Endings are an important part of your jazz vocabulary because they are one of the most memorable parts for your listeners. The problem is that most jazz standards don’t have a fixed ending (aka coda), so it’s a good idea to have a couple of standard endings up your sleeve. In this lesson, you will learn seventeen ways to end a song. Use them as a starting point to develop your own jazz endings.
The endings below all start with a ii V to the tonic I because that is usually the last part of a jazz standard.
Most examples are in C major (examples 1 to 14) and C minor (examples 15 to 17), some are in G major.
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An Overview of What You Will You Learn
- End Chord – Major 6
- End Chord – Major 7
- End Chord – Maj7(add6)
- End Chord – Major 6/9
- End Chord – Major 6/9(#11)
- End Chord – Maj7#9#11
- The Tag Ending
- The Flat-Five Ending
- The bVI bII Ending
- The bVII bII Ending
- Maj7 Chords Throught the Circle of Fifths
- The Count Basie Ending
- The Take The “A” Train Ending
- The Joe Pass Ending
- End Chord – Minor 6
- End Chord – Min/Maj9
- End Chord – Maj7#11 For Minor-Key Standards
1 – The Major 6 Chord
That being said, major 6 chords can sound a bit plain to the modern ear. That’s why they are more prevalent in traditional jazz genres.
Here are two other C6 chord voicings (check out our Guitar Chord Dictionary for more C6 voicings):
2 – The maj7 Chord (Root on Top)
Major 7 chords generally don’t work very well as end-voicings.
The following C major voicing does however because the minor second interval between the 7 and 1 on top of the voicing creates a nice dissonance.
3 – The Maj7(add6) Chord
Major 7 voicings with an added 6 are not used a lot for comping but work great as ending chords.
Here are two more Cmaj7(add6) voicings:
4 – The 6/9 Chord
By adding the 9 to a major 6 chord, you get a major 6/9 chord. These kinds of chords are used often as an ending chord and are easy to finger on the guitar.
Here are two more 6/9 voicings:
5 – The 6/9(#11) Chord
#11 chords are the bread and butter of jazz endings, usually combined with a 6 and/or a 9.
In the following example, the V chord (G7) in the second bar is replaced with a Db9(#11). This is called tritone substitution.
Here is a similar example but in the key of G major.
In the next example, I add chord inversions of G6/9 to extend the line.
6 – The maj7#9#11 Chord
A major 7 with a #9 is not a very common chord, but it has a nice tension to it and is an interesting chord to end on.
This voicing is not a m/maj7 chord, the b3 acts as a tension (#9).
7 – The Tag Ending
A tag is a series of chords that are repeated, usually at the end of a song.
There are several options of chords you can use in your tag ending.
In the following example, that starts with a regular ii V, I added a secondary ii V (Em7 A7) that goes back to the ii (Dm7) of the tonic key.
The resulting chord progression is usually repeated and improvised over.
8- The Flat-Five Ending
The flat-five ending, named after the first chord (F#m7b5) of the progression, is another classic way to end a tune.
The progression starts with a bVm7b5 and descends chromatically to the I.
The key to this progression is to keep the root of the key (C) on top of the chord voicings.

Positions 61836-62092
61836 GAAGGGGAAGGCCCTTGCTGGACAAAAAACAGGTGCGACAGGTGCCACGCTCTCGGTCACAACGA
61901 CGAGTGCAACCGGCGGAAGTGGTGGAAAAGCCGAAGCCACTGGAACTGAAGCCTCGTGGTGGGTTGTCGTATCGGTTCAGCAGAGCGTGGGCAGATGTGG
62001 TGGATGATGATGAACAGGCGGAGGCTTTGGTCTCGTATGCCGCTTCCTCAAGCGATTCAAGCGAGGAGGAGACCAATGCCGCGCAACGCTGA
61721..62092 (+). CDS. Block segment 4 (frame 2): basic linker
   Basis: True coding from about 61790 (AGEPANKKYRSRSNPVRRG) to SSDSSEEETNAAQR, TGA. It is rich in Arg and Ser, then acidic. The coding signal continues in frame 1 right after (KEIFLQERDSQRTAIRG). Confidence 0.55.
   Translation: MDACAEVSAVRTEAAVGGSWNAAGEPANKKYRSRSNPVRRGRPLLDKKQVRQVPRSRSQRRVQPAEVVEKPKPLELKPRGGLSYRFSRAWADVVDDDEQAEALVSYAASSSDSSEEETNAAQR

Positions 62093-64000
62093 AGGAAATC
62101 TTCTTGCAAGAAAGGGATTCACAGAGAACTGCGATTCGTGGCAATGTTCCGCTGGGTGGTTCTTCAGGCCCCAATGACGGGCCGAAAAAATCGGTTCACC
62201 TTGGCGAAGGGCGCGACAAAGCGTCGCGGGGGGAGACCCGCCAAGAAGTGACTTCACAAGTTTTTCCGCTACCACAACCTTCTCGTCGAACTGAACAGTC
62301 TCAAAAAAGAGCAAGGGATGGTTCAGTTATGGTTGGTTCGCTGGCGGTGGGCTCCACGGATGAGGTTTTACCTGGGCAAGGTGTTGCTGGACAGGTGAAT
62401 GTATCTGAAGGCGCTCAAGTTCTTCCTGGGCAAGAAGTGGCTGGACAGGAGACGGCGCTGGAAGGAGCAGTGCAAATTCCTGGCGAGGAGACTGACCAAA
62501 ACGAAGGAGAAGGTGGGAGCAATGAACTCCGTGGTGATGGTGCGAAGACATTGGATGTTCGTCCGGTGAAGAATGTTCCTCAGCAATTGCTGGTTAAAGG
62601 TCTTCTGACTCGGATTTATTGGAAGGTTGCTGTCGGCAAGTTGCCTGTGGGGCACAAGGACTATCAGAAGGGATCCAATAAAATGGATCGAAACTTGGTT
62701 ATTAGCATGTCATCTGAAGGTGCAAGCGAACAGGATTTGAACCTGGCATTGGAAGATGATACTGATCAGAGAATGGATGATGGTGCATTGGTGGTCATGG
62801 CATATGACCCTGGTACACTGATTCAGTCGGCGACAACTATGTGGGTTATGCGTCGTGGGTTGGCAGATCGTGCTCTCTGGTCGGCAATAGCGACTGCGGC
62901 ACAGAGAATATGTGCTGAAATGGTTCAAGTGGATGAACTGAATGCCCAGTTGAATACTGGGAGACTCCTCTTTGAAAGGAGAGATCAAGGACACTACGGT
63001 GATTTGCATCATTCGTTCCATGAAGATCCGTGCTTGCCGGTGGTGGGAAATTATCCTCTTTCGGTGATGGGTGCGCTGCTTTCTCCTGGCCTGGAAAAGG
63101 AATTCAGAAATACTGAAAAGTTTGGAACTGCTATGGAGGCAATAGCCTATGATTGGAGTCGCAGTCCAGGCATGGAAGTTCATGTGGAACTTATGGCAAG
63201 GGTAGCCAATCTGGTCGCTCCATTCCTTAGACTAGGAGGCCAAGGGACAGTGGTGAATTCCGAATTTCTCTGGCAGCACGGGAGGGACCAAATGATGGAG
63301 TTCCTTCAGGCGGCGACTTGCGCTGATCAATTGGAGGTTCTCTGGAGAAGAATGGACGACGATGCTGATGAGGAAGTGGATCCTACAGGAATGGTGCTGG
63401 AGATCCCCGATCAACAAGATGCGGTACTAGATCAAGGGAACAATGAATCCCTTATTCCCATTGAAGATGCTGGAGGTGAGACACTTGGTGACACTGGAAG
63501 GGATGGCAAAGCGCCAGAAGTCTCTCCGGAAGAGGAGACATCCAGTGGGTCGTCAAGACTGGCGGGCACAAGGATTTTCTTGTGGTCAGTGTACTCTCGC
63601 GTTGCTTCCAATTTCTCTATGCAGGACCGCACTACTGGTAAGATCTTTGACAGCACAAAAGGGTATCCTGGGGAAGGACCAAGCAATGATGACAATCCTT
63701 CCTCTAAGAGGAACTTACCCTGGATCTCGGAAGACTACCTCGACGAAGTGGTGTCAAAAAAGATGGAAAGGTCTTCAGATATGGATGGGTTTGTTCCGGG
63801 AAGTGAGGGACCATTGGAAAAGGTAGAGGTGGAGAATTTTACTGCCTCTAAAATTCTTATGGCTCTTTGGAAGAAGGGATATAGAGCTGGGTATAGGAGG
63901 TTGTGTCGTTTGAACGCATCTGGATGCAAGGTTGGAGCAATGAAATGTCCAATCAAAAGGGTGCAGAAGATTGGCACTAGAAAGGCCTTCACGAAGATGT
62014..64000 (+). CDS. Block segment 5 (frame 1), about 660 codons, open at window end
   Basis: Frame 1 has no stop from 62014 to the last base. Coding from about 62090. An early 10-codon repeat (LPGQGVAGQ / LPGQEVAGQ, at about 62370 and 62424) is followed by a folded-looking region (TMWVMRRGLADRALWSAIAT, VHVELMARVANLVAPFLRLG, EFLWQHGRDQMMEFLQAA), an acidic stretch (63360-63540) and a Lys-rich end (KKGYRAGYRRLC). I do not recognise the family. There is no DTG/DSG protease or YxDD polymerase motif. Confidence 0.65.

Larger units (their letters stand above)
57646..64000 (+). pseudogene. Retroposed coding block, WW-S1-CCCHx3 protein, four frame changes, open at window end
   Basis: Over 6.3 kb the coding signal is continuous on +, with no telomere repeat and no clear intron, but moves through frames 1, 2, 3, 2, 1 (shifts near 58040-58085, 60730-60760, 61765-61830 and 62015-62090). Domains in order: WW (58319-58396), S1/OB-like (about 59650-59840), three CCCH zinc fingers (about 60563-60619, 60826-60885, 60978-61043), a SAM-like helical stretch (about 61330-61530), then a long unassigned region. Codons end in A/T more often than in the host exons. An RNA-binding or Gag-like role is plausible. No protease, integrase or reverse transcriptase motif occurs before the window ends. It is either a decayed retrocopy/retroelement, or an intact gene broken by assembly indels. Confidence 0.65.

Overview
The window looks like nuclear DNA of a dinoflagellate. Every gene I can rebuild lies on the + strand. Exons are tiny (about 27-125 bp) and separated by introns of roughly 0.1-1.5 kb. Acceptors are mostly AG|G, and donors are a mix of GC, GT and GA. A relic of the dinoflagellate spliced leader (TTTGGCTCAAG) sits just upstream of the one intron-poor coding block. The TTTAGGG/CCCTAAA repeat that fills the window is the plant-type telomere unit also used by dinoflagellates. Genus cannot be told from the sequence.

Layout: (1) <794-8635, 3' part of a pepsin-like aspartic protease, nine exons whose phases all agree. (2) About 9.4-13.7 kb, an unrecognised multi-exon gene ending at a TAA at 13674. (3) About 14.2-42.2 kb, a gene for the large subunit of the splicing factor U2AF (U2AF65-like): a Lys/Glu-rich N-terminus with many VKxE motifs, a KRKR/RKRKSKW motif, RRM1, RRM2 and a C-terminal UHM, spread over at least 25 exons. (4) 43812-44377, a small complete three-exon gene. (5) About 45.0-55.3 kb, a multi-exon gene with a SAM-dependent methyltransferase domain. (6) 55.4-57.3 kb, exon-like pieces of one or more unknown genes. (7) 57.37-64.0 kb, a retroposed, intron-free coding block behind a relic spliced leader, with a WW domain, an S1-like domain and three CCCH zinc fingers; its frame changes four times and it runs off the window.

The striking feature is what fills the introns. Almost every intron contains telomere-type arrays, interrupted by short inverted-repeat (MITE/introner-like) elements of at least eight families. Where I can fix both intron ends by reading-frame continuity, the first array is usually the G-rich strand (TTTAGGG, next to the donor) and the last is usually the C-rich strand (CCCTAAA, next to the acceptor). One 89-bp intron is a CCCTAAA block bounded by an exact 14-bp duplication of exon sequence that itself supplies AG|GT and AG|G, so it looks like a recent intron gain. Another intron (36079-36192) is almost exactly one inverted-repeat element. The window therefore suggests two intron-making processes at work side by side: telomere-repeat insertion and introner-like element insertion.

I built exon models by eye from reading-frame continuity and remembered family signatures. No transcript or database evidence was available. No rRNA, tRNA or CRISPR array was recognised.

9 – The Flat VI – Flat II Chord Progression
This is a nice one, instead of going to the I to end the song, first go to the bVImaj7, then to the bIImaj7, and then conclude with the I.
Note that the roots of the added major chords are the tritone substitutes of the ii V: Ab is the tritone sub of D, Db the tritone sub of G.
The bIImaj7 chord can also be used as an ending chord, without resolving to the tonic chord (I).
10 – The Flat VII – Flat II Chord Progression
This is a variation of the previous chord progression, where the bVI is replaced by a bVII.
11 – Major 7 Chords Through The Circle of Fifths
The following ending features a progression of major 7 chords going through the circle of fifths, starting on the Imaj7 (Cmaj7), and ending on the bIImaj7 (Dbmaj7).
12 – The Count Basie Ending
The Count Basie ending is one of the most iconic endings in jazz and can be heard in Basie songs such as Broadway and Splanky.
This ending is derived from a classical ending composed by Italian guitarist and composer Matteo Carcassi (1792-1853).
This is how Basie plays this classic ending:
There are several other versions of this ending, such as this one for example:
13 – The Take The “A” Train Ending
Another cliché ending is the Take The “A” Train ending, also known as the Duke Ellington ending, named after the composer of Take The “A” Train.
14 – The Joe Pass Ending
Here is an ending that has been used by Joe Pass regularly, usually to end a blues.
15 – The Minor 6 Chord (For Minor Key Standards)
A minor 6 chord is an obvious choice to end a song in a minor key.
Here is a similar example, this time in G minor.
A minor 6 ending chord with a natural 7 also works great and has a bit more bite to it.
16 – The Minor/Major 9 Chord (For Minor Key Standards)
Another good option to end minor-key standards is the minor/major 9 chord.
Here is a similar example, but in the key of G minor.
17 – The Maj7(#11) Chord (For Minor Key Standards)
Lastly, you can use a major chord to end a minor-key song.
Playing a major chord where the listener expects a minor chord is a nice effect and really opens up the sound, especially on ballads.